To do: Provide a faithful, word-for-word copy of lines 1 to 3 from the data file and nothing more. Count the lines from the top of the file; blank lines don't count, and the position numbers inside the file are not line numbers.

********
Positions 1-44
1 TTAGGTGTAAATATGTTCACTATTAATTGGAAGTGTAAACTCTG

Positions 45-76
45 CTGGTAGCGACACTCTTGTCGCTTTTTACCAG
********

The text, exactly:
Positions 1-44
1 TTAGGTGTAAATATGTTCACTATTAATTGGAAGTGTAAACTCTG

Positions 45-76